HPC User Report from N. Vučemilović-Alagić (PULS group of the Physics Department)

Multiscale modelling of catalytic reactions in ionic liquid environment

Catalysis occurring in ionic liquids phase is an emerging ecologically friendly technology, currently revolutionizing a number of processes in chemical industry. However, the intelligent design of these systems is challenging and requires multi-scale simulations to set the foundations for future optimisation.

Motivation and problem definition

Structuring of the ionic liquids at liquid-gas and solid-liquid interfaces creates a unique dynamic environment for catalysis. However, there is no clear understanding of the structural and transport properties of functionalised ionic liquids and reactant molecules within the film. Furthermore, the coupling between the interface environment and the chemical transformations during catalysis are widely unexplored, an issue which we aim to rectify in the current projects.

Methods and codes

We combine quantum mechanics calculations for modeling chemical transformations (Gaussian16/Gaussview 6 and Turbomole), and molecular dynamics simulations to study structuring and transport (GROMACS, LAMMPS), each thoroughly validated against the wealth of experiments, to tune the functionality of the catalytic complex, the ionic liquids, and the support material.


Building on our experience in modeling complex liquids [1-3] we provided a general and transferable model for simulations of nanoconfined ionic liquids [4]. This work on characterizing the physicochemical properties of ionic fluid films is complemented with the study of the water gas shift reaction in supported ionic liquid phase (SILP). After determining the active form of the catalyst [5], we were able to determine the reaction mechanism [6]. A similar strategy allowed us and our collaborators to understand the role of metal salt additives and to optimize the SILP composition towards enhancing the overall reaction turnover [7,8].


This work provided preliminary results for the project within the newly started SFB 1141 Particulate Design, and is important for the application for SFB Catalysis at Liquid Interfaces.

  1. Z. Brkljača et int. P. Wasserscheid, et int., A-S. Smith. Complementary Molecular Dynamics and X-Ray Reflectivity Study of an Imidazolium-Based Ionic Liquid at a Neutral Sapphire Interface, J. Phys. Chem. Lett. 6 (2015) 549.
  2. A. Baer, et int., A-S. Smith, Water in an Electric Field does not Dance Alone: Relation Between Equilibrium Structure, Time Dependent Viscosity and Molecular Motions, J. Mol. Liquids 282 (2019) 303.
  3. R. Stepić, L. Jurković, K. Klementyeva, M. Ukrainczyk, M. Gredičak, D. M. Smith, D. Kralj, and A.-S. Smith, On the Adsorption of Aspartate Derivatives to Calcite Surfaces in Aqueous Environment. Cryst. Growth Des., 2020. DOI:10.1021/acs.cgd.0c00061.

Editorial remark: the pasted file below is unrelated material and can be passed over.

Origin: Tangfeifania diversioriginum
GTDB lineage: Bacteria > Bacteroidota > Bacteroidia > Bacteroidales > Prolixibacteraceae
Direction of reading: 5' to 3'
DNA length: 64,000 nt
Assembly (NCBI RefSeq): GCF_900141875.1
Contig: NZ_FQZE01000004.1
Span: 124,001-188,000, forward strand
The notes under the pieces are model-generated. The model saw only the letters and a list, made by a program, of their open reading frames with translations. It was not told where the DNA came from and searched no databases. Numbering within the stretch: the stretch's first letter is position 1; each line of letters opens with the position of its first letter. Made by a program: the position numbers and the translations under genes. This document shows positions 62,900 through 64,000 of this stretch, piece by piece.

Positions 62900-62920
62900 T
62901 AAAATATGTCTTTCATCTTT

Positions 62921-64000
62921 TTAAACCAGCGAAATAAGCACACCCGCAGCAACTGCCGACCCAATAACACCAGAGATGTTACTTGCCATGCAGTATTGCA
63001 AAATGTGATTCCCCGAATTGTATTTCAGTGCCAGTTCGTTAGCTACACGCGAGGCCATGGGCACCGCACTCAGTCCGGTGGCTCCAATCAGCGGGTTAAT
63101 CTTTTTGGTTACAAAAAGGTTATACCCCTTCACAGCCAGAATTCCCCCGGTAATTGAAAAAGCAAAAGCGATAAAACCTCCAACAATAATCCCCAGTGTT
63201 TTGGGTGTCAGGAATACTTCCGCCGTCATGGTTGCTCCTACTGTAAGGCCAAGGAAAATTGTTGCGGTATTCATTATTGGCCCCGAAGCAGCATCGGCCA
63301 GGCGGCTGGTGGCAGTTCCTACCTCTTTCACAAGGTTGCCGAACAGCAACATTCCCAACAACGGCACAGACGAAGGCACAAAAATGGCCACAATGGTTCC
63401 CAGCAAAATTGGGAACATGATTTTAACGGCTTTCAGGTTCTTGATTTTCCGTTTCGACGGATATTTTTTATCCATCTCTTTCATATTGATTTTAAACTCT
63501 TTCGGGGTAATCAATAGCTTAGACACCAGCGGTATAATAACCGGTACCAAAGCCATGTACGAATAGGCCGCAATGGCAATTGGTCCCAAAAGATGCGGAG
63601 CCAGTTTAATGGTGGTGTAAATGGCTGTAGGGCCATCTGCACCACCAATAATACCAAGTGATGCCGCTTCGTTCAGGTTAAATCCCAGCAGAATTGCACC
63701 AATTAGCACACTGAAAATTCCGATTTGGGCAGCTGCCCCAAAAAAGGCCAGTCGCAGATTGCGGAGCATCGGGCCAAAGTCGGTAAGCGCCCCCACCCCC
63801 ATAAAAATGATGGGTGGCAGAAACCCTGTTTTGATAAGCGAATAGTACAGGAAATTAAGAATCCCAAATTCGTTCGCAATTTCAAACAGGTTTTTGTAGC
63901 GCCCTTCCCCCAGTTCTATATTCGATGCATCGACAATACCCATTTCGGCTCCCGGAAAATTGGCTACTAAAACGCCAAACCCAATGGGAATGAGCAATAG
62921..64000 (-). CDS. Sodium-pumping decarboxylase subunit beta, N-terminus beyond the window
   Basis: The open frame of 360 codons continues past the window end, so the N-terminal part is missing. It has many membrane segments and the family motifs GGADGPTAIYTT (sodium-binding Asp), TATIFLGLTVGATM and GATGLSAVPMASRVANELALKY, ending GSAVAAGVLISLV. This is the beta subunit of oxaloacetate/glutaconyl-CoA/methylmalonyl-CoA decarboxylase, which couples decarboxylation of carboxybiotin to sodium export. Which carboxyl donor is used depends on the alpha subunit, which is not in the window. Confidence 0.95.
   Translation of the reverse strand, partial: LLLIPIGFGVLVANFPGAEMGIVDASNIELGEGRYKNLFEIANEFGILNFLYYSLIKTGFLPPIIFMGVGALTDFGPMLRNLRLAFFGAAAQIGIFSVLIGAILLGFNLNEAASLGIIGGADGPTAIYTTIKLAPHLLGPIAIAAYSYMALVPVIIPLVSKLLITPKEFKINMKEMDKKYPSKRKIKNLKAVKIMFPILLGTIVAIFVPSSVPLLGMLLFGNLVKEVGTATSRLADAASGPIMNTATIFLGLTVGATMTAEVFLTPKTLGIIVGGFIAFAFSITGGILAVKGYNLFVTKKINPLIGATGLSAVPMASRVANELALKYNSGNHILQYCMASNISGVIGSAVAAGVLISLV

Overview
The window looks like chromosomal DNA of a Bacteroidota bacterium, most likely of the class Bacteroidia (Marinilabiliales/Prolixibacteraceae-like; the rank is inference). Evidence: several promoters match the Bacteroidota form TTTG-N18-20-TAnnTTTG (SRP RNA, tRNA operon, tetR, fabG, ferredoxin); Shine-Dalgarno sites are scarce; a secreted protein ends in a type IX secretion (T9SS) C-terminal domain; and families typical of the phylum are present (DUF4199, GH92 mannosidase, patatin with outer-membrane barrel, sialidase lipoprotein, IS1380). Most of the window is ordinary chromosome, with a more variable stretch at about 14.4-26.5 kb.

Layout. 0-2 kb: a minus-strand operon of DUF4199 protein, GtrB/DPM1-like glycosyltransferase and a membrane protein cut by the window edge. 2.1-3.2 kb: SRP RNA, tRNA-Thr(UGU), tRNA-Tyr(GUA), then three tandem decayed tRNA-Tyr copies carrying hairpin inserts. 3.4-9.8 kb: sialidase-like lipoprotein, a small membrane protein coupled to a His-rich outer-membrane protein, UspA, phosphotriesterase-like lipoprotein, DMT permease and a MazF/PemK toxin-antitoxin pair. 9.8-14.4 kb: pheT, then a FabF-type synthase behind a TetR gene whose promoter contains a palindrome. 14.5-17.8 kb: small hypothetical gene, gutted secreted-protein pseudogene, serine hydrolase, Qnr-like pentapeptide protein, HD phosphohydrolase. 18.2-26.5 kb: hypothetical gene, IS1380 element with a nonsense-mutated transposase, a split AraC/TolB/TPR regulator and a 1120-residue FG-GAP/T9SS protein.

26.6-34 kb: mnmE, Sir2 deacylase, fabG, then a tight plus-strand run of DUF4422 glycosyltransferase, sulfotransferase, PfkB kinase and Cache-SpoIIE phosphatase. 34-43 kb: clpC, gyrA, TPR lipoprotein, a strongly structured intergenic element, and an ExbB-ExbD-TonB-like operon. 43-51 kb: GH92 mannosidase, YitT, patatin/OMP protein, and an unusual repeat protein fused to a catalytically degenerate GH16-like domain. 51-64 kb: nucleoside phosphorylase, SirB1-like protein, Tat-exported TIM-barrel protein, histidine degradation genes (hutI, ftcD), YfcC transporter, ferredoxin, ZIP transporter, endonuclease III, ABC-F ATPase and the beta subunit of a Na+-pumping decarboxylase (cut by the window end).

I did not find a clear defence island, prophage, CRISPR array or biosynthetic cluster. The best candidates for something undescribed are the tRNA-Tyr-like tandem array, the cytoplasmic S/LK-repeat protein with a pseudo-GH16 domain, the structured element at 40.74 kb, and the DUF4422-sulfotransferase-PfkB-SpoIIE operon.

4. N. Vučemilović-Alagić, et int., A.-S. Smith, Insights from Molecular Dynamics Simulations on Structural Organization and Diffusion of an Ionic Liquid at Solid and Vacuum Interfaces, J. Colloid Inter-face Sci. 553 (2019) 350 and associated Data in Brief (DOI:10.1016/j.dib.2019.104794).
  5. T. Bauer et int., M. Haumann, P. Wasserscheid, A. Smith, J. Libuda, Dynamic Equilibria in Supported Ionic Liquid Phase (SILP) Catalysts: In-situ IR Spectroscopy Identifies [Ru(CO)xCly]n Species in Water Gas Shift Catalysis, Catal. Sci. Technol. 8 (2018) 344.
  6. R. Stepić, et int., M. Haumann, P. Wasserscheid, A.-S. Smith, D. M. Smith, Mechanism of the Water-Gas Shift Reaction Catalyzed by Efficient Ruthenium Based Catalysts, Angew. Chem. 14 (2019) 741.
  7. D. Blaumeiser, et int., M. Haumann, P. Wasserscheid, et int., A.-S. Smith, et int., J. Libuda. Cu Carbonyls Enhance the Performance of Ru-Based SILP Water-Gas Shift Catalysts: A Combined in-situ DRIFTS and DFT Study, Catal. Sci. Technol. 10 (2020) 252.
  8. P. Wolf, et int., A.-S. Smith, P. Wasserscheid, J. Libuda, M. Haumann, Improving the Performance of Supported Ionic Liquid Phase (SILP) catalysts for the Ultra-Low-Temperature, Green Chem. 21 (2019) 5008.

Researcher’s Bio and Affiliation

Nataša Vučemilović-Alagić obtained her master degree in Biophysics at Faculty of Science in Split, Croatia. Robert Stepić obtained his master degree in Theoretical Chemistry at Faculty of Science in Zagreb, Croatia while Andreas Baer graduated from the Elite Study Program of the Physics Department at FAU Erlangen. All three young researches are members of the PULS group of the Physics Department where they are working on their doctoral degrees under the supervision of Prof. Dr. Ana-Sunčana Smith. They are all enrolled in the Integrated Graduate School: Advanced Materials and Processes of the Excellence Cluster for Engineering of Advanced Materials. The work is performed in collaborations with several groups at FAU and with the Ruđer Bošković Institute, Zagreb,